T: Tears of Kali (2004)

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Oh, hello again, Germany.

I stumbled across this movie while searching off the beaten path for Hubrisween. I fancy myself fairly well-read in the realm of horror, and searching somewhere other than the US and the UK offer strange delights. For me, there is nothing quite like coming across a movie I’ve never heard of. Even better is finding out it doesn’t suck.

We begin in a compound in what we are told is Poona, India in 1983. People on mats, all appearing to be in various stages of suffering as an older man (Pietro Martellanza) walks among them, comforting them. One in particular is Kim (Anja Gebel), quite striking because she is naked. The man asks her where she’s looking. “Inside.” “What do you see?” “Darkness.”

He walks her to a window and asks her to open her eyes. She does, only for a second. He asks her to look outside, “For there is everything. Life. Do it for me.” And he leaves her.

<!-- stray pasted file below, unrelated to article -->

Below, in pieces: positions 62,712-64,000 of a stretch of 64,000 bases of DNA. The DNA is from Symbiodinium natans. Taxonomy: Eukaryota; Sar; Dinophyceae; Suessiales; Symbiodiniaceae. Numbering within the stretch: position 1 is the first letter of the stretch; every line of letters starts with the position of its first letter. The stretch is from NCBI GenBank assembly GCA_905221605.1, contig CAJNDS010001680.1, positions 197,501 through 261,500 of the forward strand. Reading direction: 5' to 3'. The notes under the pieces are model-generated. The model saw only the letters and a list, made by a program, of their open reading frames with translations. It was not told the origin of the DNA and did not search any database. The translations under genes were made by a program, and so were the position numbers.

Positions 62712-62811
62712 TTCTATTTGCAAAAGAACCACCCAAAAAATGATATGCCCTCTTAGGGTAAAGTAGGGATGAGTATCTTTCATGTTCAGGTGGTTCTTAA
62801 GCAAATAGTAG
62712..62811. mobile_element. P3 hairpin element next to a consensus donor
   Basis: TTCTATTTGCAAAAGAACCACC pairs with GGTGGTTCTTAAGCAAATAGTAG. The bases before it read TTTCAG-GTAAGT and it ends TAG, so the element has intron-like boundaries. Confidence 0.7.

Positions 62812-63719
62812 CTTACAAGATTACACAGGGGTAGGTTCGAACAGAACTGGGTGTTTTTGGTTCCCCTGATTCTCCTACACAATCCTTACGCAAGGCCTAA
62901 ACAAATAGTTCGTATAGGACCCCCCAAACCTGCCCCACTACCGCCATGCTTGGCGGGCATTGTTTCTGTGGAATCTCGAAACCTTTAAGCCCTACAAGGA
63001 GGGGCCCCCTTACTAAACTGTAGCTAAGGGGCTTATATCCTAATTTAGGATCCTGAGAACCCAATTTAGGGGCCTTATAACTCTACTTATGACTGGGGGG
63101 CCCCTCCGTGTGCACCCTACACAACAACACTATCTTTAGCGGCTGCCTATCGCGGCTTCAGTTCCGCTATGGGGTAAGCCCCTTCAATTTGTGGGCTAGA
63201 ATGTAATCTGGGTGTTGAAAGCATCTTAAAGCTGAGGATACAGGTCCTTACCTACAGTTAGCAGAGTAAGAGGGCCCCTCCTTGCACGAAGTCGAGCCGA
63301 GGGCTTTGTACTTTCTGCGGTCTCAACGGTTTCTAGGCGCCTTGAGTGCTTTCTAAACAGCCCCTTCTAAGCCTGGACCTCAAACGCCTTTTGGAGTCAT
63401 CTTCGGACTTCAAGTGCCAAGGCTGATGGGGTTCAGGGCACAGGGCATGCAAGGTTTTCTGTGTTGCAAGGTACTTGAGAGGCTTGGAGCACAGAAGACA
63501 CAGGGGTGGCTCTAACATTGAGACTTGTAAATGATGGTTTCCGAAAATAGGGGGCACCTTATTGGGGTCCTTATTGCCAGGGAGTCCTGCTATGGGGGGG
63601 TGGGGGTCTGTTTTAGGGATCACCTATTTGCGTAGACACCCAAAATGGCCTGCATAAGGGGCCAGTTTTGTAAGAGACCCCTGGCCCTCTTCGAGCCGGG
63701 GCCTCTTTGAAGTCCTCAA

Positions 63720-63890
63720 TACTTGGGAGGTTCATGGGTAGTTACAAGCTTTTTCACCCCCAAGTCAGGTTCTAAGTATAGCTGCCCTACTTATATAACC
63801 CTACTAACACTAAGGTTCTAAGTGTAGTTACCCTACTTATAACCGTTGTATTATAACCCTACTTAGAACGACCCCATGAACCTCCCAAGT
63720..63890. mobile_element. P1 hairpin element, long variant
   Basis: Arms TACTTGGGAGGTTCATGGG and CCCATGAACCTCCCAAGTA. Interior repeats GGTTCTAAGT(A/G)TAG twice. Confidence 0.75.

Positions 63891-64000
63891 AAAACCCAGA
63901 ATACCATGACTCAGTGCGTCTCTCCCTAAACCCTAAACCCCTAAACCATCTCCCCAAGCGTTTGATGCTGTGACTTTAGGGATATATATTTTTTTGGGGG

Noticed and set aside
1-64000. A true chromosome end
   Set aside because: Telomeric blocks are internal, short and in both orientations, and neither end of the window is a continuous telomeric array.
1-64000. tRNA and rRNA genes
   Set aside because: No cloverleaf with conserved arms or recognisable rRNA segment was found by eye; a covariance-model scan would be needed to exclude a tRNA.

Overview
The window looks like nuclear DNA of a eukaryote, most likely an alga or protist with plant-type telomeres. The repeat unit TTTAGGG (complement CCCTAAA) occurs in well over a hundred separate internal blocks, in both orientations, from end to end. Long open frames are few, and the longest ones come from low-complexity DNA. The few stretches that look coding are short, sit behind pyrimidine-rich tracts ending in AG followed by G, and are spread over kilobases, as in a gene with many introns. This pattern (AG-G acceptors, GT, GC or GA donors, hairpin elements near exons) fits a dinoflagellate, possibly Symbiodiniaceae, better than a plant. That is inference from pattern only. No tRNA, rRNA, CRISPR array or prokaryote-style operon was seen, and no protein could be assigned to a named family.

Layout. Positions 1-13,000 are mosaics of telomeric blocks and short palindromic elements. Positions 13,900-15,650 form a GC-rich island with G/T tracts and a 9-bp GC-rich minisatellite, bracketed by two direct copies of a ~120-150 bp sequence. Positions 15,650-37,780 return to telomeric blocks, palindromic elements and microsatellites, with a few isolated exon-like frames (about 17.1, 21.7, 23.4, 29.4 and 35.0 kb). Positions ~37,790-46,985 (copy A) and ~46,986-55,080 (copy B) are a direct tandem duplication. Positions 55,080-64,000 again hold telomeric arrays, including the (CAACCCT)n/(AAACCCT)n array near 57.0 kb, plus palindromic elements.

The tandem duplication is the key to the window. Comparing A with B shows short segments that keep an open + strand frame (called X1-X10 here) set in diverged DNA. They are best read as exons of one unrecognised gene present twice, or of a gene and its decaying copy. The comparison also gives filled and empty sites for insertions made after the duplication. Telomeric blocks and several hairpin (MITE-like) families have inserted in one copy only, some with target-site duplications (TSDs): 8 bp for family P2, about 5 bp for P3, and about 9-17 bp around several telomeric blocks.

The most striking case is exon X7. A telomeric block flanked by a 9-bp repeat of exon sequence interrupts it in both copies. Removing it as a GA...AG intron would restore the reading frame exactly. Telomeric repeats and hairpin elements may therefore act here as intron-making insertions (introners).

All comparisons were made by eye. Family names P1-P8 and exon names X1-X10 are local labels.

And she walks slowly out of the room, returns to the window, and cuts off her eyelids with a pair of scissors.

From this we go to our first story (yes, this is an anthology) “Shakti”. A writer (Celik Nuran) visits a mental hospital to interview a patient, Elizabeth (Irena-Heliana Jandis), due to be discharged in a week. Years before, Elizabeth had belonged to a cult headed by Samarfan (Joey Bazatt), where she was known as “Shakti”. Samarfan, we will find, belonged to the infamous and experimental Taylor-Eriksson Group, who we saw in that opening. What Samarfan brought from his stay in Poona was a system of meditation and primal scream therapy, first contacting what Jung called “the shadow” in each person and casting it out with the scream. One night, Samarfan was torn messily to pieces, and Shakti confessed to the crime – even though witnesses claimed she was with them all night.